It is becoming ever more certain that we will not act effectively enough, quickly enough, to reduce our greenhouse gas emissions to the extent needed to prevent global temperatures from rising to dangerous levels by the end of this century. Can anything else be done? The obvious answer is geoengineering - technical fixes to counteract the rise in greenhouse gases - and it may be significant that public acceptance of such an approach seems to be growing as described here. However, as I have already discussed in this article, there are serious problems with this approach.

The path our generation takes now will decide what sort of future the next few generations will experience. At the moment, there appear to be few grounds for optimism. When faced with difficult and painful decisions, people are very prone to go through several stages (as governments have been doing over the current international financial crisis):
1. Denying there's a problem.
2. Hoping that it will go away if it's ignored for long enough.
3. Hoping that something will come up which will make hard decisions unnecessary.
4. Finally, reluctantly, taking the minimum action after waiting for as long as possible.

The problem with this tried-and-tested approach to muddling through is that the climate has enormous inertia. By the time the need for action has become obvious to all, the climate changes will have gathered such momentum that they will quite possibly be unstoppable. Humanity needs to fasten its metaphorical seat belt - we're in for a very rough ride.

Friday 4 November 2011

Film: The Extraordinary Adventures of Adèle Blanc-Sec (2010)

Something different in the way of cinematic pleasure this time. The Extraordinary Adventures of Adèle Blanc-Sec is a French film (subtitled) based on a Franco-Belgian comic strip relating the varied fantastical adventures of Adèle (Louise Bourgoin) a resourceful young reporter and author.

The place is Paris, the time a hundred years ago. The plot concerns Adèle's attempts to find a way of curing her twin sister, who has been in a coma for five years following a freak accident. Her search involves an Indiana Jones-style escapade in Egypt to find and recover the mummy of a noted doctor to a pharaoh (whom she believes is the only person who might succeed in reviving her sister). She hopes that a scientist, Professeur Espérandieu, will be able to bring the mummy back to life - as the Professeur has developed a telepathic method for rousing the dead. Unfortunately, in Adèle's absence he has been practicing his skills and has managed to cause a pterodactyl to hatch from its egg in a museum and terrorise Paris, resulting in his arrest. So first Adèle has to spring him from prison, then get him to revive the mummy so it can treat her sister, but (needless to say) all does not go to plan. To make matters worse, a big-game hunter has been recruited to shoot the pterodactyl, but its fate is closely tied to that of the Professeur.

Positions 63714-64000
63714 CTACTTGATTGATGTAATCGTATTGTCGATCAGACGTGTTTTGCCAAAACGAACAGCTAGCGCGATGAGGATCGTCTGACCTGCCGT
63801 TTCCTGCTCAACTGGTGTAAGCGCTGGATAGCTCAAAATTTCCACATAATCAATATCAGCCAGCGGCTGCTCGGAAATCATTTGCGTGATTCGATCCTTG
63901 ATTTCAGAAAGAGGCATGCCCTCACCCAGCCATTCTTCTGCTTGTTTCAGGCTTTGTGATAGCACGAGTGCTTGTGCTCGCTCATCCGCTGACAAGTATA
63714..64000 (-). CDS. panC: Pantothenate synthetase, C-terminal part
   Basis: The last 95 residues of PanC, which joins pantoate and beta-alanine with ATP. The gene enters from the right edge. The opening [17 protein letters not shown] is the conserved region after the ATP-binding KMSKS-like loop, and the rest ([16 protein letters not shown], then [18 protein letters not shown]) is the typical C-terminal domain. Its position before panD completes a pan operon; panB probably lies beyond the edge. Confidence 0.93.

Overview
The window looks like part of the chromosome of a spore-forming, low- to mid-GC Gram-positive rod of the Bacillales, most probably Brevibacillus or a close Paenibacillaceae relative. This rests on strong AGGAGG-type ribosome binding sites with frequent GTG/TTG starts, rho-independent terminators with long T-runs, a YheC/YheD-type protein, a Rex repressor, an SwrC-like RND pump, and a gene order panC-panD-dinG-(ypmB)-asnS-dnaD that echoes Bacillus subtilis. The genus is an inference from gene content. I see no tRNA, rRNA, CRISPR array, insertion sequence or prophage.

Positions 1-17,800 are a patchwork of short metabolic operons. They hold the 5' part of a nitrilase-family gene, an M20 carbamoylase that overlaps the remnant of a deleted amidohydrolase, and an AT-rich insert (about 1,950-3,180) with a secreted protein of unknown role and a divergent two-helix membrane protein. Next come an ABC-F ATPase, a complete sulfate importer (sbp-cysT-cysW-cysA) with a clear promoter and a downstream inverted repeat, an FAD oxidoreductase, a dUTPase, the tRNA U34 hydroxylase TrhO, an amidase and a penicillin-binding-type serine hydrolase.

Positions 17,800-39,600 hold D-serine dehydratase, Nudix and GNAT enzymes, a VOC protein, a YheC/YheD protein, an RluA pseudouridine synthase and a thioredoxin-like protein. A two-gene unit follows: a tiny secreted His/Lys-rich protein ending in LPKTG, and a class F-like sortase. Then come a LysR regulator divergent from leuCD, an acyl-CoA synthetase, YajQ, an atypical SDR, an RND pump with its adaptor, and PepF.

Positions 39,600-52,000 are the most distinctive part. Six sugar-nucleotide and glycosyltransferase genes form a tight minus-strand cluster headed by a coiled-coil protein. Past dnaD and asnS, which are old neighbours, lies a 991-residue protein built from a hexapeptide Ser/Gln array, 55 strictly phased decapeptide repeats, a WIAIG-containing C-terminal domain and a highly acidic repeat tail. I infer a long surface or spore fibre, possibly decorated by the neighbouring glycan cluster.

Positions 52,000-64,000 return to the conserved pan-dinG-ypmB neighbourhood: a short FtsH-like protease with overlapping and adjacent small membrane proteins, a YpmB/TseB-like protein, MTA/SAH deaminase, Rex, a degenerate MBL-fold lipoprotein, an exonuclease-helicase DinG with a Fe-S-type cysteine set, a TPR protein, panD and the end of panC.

This film certainly dispels any notion that the French can't take a joke against themselves. Many of the characters are broad caricatures of French stereotypes, with only Adèle being played straight - if you can believe in a young woman who confidently overcomes all obstacles, including imminent execution, with remarkable style and sang-froid. This is a zany comedy (some might say bonkers) with a laugh in every scene, and is quite unlike anything else; The Mummy might be the closest I've seen, although in comparison that seems like a serious horror drama.

The film might best be summed up as "magnificently silly". It is intended to be the first of a trilogy, which I hope comes to pass: I'll be waiting in the queue to see the others.